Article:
An offering of structured products, like any other offering of securities, is deemed completed when the manager of the syndicate (if there is a syndicate) gives an all-sold notice. For many offerings of structured products, it is the broker-dealer affiliate of the issuer that is offering the structured products for sale to investors, either directly or through a network of distributors. Whether or not it is selling the securities of an affiliated issuer, a broker-dealer selling through distributors will need to obtain indications from the distributors that the distributors have sold their allocation and deem the offering completed.
As we have discussed briefly in a previous issue of Structured Thoughts, for both the issuer and the underwriters, the completion of an offering is significant. An issuer will want to know that a particular offering has been completed for a number of legal and compliance reasons. The issuer will not want to be engaged in a continuous offering, or, if it is engaged in a continuous offering, then the issuer will want to monitor the progress of the offering in light of its own corporate events and any blackout periods arising in the ordinary course around earnings or special blackout periods. The issuer will find itself in a very uncomfortable position if there are unannounced material developments in its business which haven’t yet been reflected in the documents incorporated by reference in the relevant prospectus.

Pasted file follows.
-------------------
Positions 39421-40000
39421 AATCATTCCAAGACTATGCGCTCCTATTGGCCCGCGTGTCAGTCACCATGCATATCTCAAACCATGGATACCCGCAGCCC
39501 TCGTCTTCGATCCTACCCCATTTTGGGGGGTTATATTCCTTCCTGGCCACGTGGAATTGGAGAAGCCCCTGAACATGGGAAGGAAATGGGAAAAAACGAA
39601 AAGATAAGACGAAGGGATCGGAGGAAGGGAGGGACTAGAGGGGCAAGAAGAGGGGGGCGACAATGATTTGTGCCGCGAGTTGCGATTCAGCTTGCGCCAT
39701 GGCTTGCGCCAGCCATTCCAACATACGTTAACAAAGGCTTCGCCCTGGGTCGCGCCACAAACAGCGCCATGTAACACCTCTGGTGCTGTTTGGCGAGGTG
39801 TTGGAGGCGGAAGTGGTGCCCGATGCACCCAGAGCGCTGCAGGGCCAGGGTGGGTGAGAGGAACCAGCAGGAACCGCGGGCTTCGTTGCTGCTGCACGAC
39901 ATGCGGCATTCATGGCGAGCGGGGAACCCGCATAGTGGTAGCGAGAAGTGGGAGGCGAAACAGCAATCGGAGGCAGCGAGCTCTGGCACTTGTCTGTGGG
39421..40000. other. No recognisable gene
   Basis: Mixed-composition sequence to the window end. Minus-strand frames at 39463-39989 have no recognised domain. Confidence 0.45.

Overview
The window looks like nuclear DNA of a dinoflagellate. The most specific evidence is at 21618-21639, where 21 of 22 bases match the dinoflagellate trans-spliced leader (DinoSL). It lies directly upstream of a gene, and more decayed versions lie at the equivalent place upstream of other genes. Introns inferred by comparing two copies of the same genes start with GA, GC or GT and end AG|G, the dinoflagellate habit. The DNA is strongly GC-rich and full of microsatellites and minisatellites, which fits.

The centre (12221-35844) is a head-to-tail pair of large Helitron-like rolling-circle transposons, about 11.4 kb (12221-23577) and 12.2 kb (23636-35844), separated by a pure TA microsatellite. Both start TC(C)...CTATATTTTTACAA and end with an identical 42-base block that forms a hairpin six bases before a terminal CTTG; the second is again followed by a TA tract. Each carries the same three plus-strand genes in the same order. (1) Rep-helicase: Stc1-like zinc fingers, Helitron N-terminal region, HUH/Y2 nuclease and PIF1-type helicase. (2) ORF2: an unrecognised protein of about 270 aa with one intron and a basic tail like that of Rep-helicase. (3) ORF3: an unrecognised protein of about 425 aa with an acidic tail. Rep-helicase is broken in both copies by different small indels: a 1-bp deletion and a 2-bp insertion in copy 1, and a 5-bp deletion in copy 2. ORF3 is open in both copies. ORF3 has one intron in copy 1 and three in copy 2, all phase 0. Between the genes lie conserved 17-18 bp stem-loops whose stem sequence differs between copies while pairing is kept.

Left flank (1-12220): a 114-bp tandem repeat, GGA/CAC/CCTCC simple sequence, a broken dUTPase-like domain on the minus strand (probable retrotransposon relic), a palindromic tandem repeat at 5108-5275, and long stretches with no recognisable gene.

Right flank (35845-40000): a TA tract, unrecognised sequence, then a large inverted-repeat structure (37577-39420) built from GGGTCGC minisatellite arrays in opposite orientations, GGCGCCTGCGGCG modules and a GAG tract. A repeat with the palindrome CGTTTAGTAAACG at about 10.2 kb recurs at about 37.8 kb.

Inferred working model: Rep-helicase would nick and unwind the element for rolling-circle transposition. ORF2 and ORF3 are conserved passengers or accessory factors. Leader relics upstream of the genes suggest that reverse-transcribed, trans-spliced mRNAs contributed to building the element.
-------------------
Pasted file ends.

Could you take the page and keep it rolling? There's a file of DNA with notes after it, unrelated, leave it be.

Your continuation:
The underwriter will want to ensure that it establishes a date on which the offering is deemed completed as well. First, the underwriter also may have a number of compliance concerns. For example, particularly for single stock or basket stock offerings, it will want to perform its internal window cleaning procedures in connection with the offering; if the offering is not immediately completed, the underwriter may need to continue to perform these procedures. As is the case for the issuer, the underwriter also will need to be mindful of the issuer’s blackout periods. To the extent that the underwriter is taking into its inventory a portion of the offered securities for future resale, it will want to move those securities into a proprietary/investment account on the settlement date. For purposes of trade reporting through TRACE, the underwriter will need to demarcate between “primary” sales occurring as part of the offering and “secondary” sales occurring following completion of the initial offering. For purposes of disclosing the offering/sales price of the structured products in the TRACE system and on its own system, it will also be important to indicate which are primary sales and which are secondary sales.
As a result, for both the issuer and the underwriter, monitoring the completion of an offering is important.